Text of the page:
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Nexus Edition

It’s no secret that Heroes Against Darkness is firmly rooted in the traditions and mechanics of all editions of D&D. When describing the game, I specifically refer to it as a ‘d20’ system because most of the mechanics in the game (attacks and ability tests) are much the same as those that were codified in D&D 3rd Edition.

But, I have a problem. And that problem is how to define how Heroes Against Darkness relates to D&D and how to describe the game. You see, Heroes Against Darkness has similarities with each of the different editions of D&D, but it also has differences with each edition (some fundamental), and it also extends outside of the traditional D&D feature-set.

Basic D&D

As a whole, Heroes Against Darkness is probably closest to Basic D&D. However, even though the game has the same simplicity of presentation as Basic, it really doesn’t share much in the way of mechanics, with just a few common elements:
• Simple character creation (no customizable feats or proficiencies).

Advanced D&D

The biggest similarity between Heroes Against Darkness and AD&D is:
• Separation of class and race.

D&D 3rd Edition

The 3rd edition of D&D was the first to unify the mechanics of the system so that the d20 was used for attacks and ability tests:
• Unified d20 mechanics for all sub-systems (combat, ability tests).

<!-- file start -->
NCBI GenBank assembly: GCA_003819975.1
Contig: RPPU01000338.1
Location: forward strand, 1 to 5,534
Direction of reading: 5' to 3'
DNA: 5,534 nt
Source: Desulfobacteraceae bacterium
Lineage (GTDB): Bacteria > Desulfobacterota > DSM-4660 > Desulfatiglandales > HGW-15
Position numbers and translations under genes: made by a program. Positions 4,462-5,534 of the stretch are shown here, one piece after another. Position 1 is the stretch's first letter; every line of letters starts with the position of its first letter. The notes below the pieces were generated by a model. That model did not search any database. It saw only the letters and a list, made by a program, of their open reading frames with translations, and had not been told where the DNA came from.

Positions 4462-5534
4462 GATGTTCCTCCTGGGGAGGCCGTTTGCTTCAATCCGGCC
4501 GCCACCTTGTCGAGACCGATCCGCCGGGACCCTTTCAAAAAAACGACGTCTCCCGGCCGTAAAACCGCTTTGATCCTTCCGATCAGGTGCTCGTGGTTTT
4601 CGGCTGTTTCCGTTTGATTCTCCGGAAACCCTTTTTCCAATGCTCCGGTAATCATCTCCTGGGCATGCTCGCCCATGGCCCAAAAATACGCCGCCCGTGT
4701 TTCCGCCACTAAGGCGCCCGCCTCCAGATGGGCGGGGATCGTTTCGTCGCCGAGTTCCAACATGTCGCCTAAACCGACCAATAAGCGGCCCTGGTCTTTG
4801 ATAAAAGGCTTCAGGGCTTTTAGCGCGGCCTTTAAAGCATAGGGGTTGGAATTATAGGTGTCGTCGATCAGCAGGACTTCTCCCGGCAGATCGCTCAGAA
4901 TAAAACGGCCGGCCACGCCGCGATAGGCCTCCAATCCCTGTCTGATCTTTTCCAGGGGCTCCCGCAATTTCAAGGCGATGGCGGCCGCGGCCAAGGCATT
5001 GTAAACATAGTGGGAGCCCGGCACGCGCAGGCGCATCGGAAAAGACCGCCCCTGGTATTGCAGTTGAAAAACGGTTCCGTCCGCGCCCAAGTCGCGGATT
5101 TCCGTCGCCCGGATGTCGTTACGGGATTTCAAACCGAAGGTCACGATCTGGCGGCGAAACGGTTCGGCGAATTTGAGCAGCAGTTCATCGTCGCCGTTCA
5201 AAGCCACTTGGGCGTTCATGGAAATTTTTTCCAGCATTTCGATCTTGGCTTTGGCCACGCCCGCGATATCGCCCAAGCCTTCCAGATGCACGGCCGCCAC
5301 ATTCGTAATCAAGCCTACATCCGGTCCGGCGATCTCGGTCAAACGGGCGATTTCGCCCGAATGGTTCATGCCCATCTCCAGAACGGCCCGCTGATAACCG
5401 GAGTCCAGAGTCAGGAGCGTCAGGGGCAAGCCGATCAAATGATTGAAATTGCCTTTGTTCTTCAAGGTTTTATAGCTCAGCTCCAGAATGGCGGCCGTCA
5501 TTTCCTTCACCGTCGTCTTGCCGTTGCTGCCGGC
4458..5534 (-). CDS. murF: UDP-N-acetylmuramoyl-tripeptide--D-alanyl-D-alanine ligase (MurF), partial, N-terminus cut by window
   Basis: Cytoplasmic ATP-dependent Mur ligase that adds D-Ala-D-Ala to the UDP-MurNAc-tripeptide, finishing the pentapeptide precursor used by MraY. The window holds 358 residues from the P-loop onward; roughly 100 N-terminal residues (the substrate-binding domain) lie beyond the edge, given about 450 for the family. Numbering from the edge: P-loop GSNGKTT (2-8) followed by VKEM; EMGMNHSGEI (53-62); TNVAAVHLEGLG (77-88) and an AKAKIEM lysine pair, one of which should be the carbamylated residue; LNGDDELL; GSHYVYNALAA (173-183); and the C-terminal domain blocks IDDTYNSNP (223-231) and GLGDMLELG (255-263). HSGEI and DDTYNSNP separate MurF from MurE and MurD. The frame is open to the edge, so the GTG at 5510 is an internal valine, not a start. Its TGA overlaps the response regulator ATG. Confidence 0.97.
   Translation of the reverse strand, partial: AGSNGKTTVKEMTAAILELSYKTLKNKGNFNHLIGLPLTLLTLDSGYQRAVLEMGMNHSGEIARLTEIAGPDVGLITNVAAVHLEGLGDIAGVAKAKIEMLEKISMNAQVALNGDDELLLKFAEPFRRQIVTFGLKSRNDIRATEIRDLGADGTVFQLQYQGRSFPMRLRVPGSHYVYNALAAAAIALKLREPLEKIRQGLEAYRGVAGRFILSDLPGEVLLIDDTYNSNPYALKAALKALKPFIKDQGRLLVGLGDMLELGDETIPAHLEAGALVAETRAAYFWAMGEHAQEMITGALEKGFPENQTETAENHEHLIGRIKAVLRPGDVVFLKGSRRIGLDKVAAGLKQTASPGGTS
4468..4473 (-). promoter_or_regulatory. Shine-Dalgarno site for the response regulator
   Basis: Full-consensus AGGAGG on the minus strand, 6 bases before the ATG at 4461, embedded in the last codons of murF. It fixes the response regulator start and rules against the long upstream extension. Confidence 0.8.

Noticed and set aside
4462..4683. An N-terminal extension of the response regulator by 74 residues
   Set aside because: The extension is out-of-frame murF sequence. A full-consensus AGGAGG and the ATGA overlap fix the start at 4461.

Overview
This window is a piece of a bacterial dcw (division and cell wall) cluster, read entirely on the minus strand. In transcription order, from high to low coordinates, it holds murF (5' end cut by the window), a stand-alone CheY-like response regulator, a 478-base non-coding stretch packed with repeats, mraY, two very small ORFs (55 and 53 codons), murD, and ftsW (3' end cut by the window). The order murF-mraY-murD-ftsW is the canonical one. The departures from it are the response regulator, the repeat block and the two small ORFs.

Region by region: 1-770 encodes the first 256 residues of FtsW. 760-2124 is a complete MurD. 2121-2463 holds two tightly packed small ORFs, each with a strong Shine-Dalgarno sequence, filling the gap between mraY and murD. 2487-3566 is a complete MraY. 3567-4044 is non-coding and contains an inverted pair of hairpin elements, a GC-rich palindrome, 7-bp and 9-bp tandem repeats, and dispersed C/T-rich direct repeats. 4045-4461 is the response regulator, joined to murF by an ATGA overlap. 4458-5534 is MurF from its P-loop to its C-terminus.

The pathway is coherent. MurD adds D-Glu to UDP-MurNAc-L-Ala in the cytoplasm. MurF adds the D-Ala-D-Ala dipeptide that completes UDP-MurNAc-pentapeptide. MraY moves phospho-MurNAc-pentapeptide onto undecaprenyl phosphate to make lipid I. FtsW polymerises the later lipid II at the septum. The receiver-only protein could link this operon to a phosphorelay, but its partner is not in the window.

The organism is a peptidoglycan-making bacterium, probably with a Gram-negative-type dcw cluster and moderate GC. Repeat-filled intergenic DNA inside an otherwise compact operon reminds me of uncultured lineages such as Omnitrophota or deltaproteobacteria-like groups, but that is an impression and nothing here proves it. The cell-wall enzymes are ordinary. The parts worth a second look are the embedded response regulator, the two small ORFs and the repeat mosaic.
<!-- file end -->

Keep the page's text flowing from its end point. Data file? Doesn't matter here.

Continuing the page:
• Ascending Armor Class.
• Unified Experience Point progression for all classes.

D&D 4th Edition

D&D 4th Edition introduced a number of innovations that I also employ in Heroes Against Darkness:
• +1 per level progression of attacks is based on inherent underlying mechanics, rather than arbitrary tables.
• Defenses instead of saving throws.
• Codification of attack powers (instead of disparate feats and class features).


As you can see, Heroes Against Darkness borrows from both old and new editions of D&D. And alongside all of this commonality with D&D, the game’s entire magic system is more closely related to Magic: The Gathering, rather than D&D!

When I talk about the game, I am tempted to categorize the game as a retro-clone, because of its similarity to various earlier versions of D&D. But retro-clones are more closely based on the corresponding edition that they’re cloned from, and Heroes Against Darkness (happily) cannot point to a single earlier edition that it clones.

I also find it tempting to describe the game as rules-lite, because it does have comparatively few rules for such a fully-featured system. But rules-lite games, such as Dungeon World Hack, are often more abstract and have rulesets that fit in pamphlets, not in tomes.

Personally, I consider Heroes Against Darkness almost as a ‘reference’ system, much like Google make Nexus phones to display their OS in its purest form. Heroes Against Darkness is a nexus edition that takes elements from all of the other editions (and elsewhere) and combines these into one unified game system.

Check out Heroes Against Darkness over at the downloads page: Heroes Against Darkness – Game Rules.

0 thoughts on “Nexus Edition

  1. This is an excellent guide. I wish that all fantasy games that are inspired from D&D performed the same analysis.

    I'd put a link to this post in the right hand menu called "I play D&D, how is HAD similar?"

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